"Palos Verdes Resident since 1947"

November 2014 Newsletter

Dear Neighbor:

The market continues as before.  I would say it’s about a 7 on a scale of 10.  I sense, though, that many buyers think the market has peaked or is about to.  The argument for buying now remains low interest rates – just over 4% for 30-year fixed.  I’m telling you, we’re all going to look back on this as the good old days.

The subject this month is the agent you hire.  Hire me.  OK, letter’s over.  But seriously, I often get the feeling when speaking with (especially) sellers that they think either a) all agents are the same, or b) they should hire the one that gives them the highest estimate on their house, or c) they should hire the one that charges the lowest commission, or d) they should hire based upon the ethnicity of the buyer they think they’ll get:

a)  All agents are absolutely not the same.  From market knowledge in setting the price, to knowledge of the past sales when negotiating the offer, to knowledge of how to handle the problems that inevitably come up, the difference between agents is vast.  You want an agent with sufficient experience, resources, and commitment to know the market and solve the problems that come up.  This means someone who regularly does business in your area — so ask for a list.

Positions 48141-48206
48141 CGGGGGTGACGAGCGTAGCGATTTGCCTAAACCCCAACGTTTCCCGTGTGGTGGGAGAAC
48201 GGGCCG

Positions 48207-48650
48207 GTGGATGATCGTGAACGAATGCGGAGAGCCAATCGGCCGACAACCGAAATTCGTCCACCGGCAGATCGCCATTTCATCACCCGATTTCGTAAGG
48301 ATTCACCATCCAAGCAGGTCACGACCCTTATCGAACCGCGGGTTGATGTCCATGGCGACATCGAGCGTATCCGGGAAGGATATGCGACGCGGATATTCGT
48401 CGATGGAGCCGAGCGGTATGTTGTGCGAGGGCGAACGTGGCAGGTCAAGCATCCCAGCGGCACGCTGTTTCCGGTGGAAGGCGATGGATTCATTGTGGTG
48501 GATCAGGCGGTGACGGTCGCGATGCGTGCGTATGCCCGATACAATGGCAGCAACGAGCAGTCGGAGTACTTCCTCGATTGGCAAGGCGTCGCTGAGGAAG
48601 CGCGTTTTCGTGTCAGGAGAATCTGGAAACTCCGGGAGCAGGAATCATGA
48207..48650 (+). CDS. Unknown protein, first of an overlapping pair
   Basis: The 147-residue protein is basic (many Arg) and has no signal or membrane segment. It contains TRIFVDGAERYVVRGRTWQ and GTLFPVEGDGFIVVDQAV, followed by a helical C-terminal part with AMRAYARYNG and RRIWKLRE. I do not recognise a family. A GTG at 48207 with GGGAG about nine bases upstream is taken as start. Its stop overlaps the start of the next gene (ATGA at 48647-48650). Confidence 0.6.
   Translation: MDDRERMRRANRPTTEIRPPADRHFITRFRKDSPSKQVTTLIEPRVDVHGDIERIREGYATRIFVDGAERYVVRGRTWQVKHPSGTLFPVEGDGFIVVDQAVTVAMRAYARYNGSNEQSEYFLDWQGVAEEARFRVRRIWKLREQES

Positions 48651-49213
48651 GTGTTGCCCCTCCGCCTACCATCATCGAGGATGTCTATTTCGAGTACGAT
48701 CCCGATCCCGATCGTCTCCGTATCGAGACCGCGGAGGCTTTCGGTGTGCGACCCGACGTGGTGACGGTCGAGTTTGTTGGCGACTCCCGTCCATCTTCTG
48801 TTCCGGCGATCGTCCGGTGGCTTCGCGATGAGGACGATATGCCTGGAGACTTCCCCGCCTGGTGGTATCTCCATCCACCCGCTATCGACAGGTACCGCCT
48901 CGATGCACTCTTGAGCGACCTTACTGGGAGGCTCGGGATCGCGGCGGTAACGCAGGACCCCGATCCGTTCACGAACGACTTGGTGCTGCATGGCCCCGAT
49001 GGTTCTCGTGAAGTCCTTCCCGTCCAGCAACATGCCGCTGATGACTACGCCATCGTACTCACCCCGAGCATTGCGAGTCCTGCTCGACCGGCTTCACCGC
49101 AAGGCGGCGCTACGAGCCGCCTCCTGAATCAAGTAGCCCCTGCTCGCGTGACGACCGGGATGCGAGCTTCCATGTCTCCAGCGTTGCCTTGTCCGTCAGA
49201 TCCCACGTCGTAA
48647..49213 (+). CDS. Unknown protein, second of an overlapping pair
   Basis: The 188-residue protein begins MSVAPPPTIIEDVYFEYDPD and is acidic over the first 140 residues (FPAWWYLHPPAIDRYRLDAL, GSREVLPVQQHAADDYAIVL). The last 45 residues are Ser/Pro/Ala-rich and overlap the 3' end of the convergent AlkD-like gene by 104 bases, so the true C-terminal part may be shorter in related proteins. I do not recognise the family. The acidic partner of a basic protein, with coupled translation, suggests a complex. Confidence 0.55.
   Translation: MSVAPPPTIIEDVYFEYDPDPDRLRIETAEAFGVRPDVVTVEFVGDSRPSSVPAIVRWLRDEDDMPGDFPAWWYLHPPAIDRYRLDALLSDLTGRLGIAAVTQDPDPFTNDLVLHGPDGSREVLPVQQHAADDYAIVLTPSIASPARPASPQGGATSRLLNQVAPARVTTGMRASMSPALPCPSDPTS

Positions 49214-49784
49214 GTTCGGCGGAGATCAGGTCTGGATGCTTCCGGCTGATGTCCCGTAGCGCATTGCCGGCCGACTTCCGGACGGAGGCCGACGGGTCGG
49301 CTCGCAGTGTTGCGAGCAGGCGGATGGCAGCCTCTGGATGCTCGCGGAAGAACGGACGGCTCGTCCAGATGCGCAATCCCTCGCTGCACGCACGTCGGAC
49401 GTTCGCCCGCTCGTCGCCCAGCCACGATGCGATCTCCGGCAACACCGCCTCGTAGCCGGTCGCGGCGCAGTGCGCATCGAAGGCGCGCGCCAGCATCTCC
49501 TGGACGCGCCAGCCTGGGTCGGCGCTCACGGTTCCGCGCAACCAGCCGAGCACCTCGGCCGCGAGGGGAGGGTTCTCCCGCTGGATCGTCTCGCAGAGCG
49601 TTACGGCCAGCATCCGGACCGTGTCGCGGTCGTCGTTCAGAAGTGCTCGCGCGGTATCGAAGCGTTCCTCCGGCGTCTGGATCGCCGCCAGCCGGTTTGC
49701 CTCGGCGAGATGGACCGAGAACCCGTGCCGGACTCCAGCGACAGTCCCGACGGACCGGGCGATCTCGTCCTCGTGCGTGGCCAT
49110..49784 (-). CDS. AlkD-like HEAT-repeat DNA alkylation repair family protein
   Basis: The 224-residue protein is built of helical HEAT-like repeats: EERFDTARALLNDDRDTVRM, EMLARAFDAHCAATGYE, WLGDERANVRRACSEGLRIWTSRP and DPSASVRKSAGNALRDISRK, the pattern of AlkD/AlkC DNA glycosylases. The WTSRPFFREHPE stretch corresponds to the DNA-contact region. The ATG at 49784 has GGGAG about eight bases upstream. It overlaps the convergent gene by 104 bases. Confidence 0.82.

b)  We call this “buying the listing” when an agent gives a flatteringly high estimated value, figuring that you’ll think he can somehow get you over the market value.  That might (hopefully will) happen, but putting the house out at a price clearly over the market is not the way to make that happen.  The other cause is that the agent just may not know your market so, as in a) above, ask for a list of homes he’s sold in your area.

c)  See, here’s the problem with this seeming no-brainer:  the market sets the commissions, the agents don’t.  The commission you pay is split between the buyer’s agent and yours . . . the agents then have to split it with their brokers, by the way, so don’t think your agent can retire after your escrow closes.  If the market is 5% and you’re only paying 2% to the buyer’s agent when everyone else is paying 2.5%, you are likely to lose more in the sale price than you “saved” in the commission.   It isn’t that 2% isn’t a lot of money.  It’s that a buyer’s agent who has schlepped his buyer all over town for the last 6 months, written 12 offers that were rejected, had ice cream spilled on his leather back seat by the buyer’s 3-year-old, and given up his personal life trying to find this lovely family a home, is not . . . how can I say this delicately . . . going to burn rubber to show them your house.  As a result, you are unlikely to see all buyers, which may include the guy who would have paid you the most.

d)  The ethnicity of  your agent has zero to do with the buyer you get.  Hire the agent you’re comfortable with to represent you.  The buyer will have his own agent that he’s comfortable with.

As you may have noticed, we have changed our name to Berkshire-Hathaway.  Ballyhoo notwithstanding, the only effect you’re likely to see is that our signs will change from blue to “cabernet”.  As discussed above, what really matters is the agent you hire, not his company affiliation.  If you’d like to talk about any of this, call me at 310 613-1076, or visit my website:  www.DanaGraham.com.  Just think, you could be the first on your block with one of them snazzy new cabernet signs.


Dana H Graham




Comments are closed.